Chocobo is desummoned with a flick of the monster’s wrist, but the duo are saved by Prettz, who apparently caries a giant sword with him at all times. Prettz beheads the monster with a lot of noise and bravado, so it’s legitimately hilarious when Linaly just looks unimpressed and says “Hi Prettz.” But you’ve got to wonder: what on earth has happened between these two in the past that she’s gone from running for her life to unimpressed in a split second?
Because Grandpa is injured, the kids take him to a nearby town – which, by the way, is where Gramps should have been living as a guardian of the Crystal if he’s so damn insistent on not living in the temple itself, and not two towns away. As Grandpa can’t go on his own, he asks Linaly to carry on without him, and orders Prettz to leave. Yeah, I’m sure that’ll work just fine.
Meanwhile, in… outer space? A robot (with a synthesized nonsense voice) announces that they’re approaching Walse and are sending 36 000 “Gynodes” to attack. We see a giant battleship, but sadly don’t get watch the resulting battle.
Back with our leads, Linaly is on foot and trying to ignore Prettz and his tandem motorcycle, in keeping with her grandfather’s orders.He continues to follow. Lucky he did, too, as an airship suddenly emerges from the fens behind them. This is a funny looking vehicle. It looks like a hunk of coral (not unlike a Corsola), and it did just emerge from gummy swamp water without much trouble. At first sight I figured it was one of the Crystal’s protectors – some kind of ancient battleship? – but Prettz announces that this is an airship full of pirates, so the whole “rise out of the water like Swamp Thing” tactic must be a typical pirate modus operandi?
Three pirates emerge on a platform on top of the ship like Team Rocket in black leather bikinis (so… like Team Rocket on a Friday night?). The leader of the pirates is Rouge, voiced by K. T. Vogt, who bears some of the usual credits for this cast: Princess Mononoke and appearances in several editions of Tenchi Muyo. While she doesn’t voice act any longer, Wikipedia tells me (unsourced) that she does or did act for the Oregon Shakespeare Festival. The other pirates are visually indistinguishable, though they have two voice actresses between them. While I can’t find a credit for one of the henchwomen, the second is Barbara Goodson again.
Black leather bikinis and face-obscuring gimp/cat masks aside (though I’m sure putting that aside will be difficult), this is getting a little predictable in the character department, if you think about it. Check it out: Prettz fills the Bartz role of being the headstrong character associated with a mode of transportation. Rouge fills Faris’ role as a pirate. Valkus, not that we know him yet, is the big strong guy with grey hair like Galuf. Only Linaly seems to fill a role that’s all her own, and I’m afraid to say that may be because there’s already a Lenna hanging around.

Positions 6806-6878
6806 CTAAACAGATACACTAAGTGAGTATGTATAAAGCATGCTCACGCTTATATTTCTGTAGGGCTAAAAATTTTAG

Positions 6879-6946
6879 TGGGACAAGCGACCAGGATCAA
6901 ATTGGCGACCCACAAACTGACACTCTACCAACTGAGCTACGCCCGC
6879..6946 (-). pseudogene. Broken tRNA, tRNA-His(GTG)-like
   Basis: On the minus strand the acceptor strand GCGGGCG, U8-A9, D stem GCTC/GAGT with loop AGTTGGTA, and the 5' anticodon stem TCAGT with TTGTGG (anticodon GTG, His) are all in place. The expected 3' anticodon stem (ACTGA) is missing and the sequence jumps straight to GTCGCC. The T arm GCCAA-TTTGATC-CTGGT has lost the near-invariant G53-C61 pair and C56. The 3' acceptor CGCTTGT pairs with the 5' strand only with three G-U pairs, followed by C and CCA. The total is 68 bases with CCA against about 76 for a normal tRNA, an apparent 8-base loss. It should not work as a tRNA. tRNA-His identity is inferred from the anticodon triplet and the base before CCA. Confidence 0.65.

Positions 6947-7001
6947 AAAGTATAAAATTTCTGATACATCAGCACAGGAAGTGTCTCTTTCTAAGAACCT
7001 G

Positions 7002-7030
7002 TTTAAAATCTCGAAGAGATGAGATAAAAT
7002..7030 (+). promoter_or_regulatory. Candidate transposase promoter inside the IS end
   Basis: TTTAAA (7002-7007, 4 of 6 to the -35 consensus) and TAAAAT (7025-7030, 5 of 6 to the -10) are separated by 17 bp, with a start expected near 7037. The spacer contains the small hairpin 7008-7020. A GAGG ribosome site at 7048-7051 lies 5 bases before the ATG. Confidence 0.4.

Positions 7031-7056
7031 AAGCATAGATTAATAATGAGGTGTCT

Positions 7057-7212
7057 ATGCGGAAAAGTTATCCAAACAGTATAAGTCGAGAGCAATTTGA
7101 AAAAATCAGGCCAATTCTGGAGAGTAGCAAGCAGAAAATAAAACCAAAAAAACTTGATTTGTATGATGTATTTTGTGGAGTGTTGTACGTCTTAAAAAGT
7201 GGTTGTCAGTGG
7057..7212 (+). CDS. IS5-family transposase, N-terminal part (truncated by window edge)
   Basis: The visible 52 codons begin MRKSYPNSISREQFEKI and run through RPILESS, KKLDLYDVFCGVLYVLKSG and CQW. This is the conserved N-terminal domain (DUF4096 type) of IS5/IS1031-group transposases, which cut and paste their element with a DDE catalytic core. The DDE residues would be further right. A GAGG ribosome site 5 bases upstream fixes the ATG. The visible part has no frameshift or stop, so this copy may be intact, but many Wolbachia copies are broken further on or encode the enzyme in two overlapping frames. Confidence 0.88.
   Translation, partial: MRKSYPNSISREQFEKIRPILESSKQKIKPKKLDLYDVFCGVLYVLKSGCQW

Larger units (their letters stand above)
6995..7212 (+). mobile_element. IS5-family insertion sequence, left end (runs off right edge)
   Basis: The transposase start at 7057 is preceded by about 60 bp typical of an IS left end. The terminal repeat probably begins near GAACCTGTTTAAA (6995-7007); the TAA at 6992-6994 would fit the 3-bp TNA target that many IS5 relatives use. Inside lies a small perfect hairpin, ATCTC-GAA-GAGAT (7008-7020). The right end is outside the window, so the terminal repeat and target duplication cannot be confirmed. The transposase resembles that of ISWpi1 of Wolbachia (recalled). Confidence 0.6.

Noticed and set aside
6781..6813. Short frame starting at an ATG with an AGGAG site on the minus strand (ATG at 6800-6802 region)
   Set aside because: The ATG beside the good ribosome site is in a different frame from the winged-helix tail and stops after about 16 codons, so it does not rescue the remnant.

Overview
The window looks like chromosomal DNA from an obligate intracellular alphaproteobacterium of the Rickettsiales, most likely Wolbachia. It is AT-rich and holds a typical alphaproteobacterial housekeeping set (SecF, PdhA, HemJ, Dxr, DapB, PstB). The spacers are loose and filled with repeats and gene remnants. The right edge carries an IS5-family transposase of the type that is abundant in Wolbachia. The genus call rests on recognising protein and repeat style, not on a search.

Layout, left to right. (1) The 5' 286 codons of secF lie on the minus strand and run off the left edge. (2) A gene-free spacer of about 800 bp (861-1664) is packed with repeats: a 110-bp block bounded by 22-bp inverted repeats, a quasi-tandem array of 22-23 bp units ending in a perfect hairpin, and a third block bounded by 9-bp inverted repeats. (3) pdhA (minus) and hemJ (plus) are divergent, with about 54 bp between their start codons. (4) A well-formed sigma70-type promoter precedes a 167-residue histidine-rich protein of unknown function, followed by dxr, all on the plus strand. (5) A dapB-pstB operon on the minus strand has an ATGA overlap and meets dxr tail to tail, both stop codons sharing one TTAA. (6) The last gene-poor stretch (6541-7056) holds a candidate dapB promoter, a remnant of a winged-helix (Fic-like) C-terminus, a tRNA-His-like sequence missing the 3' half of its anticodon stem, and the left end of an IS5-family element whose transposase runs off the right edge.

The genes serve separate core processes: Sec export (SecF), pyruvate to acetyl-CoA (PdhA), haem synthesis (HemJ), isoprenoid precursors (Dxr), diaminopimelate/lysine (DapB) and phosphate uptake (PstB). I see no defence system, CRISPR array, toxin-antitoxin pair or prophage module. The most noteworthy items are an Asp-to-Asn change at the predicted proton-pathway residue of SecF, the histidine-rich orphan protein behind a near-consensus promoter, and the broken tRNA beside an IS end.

Rouge tells Prettz to hand over his bike and supplies, her henchwoman saying that times are tough and they’re willing to pray on anyone. In the localization, Prettz calls Rouge “Barbarella,” a surprisingly dated reference even for 1998, and jets off. The pirates open fire with heavy cannons, which… suggests that they’re not all that interested in getting the bike after all? Prettz escapes them into a tight canyon, but rather than escape, he finds a ramp and jumps over their airship, dropping a strange item into the ship after them. This is what I can only assume is a monster: a sort of spiky oyster (in fact, since we’re making Pokemon comparisons: not unlike a Cloyster) that grins and explodes after it opens. This is something of a signature attack for Prettz, and it’s never really explained. I suppose I would have preferred something in keeping with an FFV job (though I suppose you could see this as a Beastmaster), but I don’t mind characters doing their own thing so long as it’s consistent. Plus, I can vaguely imagine how this attack would work as a mechanic in a hypothetical LotC game, and I think that adds to its credibility.
Having taken a rest in a forest, Linaly explains her real mission to Prettz, and how they’re going to find the Wind Crystal (he’s been following along under the assumption that she and her grandpa were “looking for herbs” the whole time). Prettz then mutters… something. Like a lot of early anime localizations, Urban Vision is in a damned rush to get everyone’s lines out of their mouths, so I often have to repeat scenes time and time again to catch what words they’re trying to machine-gun across to the audience. Replaying the scene three times, I learn to my disappointment that Prettz is not paying attention to Linaly and is instead saying that Linaly is “pretty.” It took me three attempts to dredge up something completely irrelevant. This OVA is starting to make me a little angry.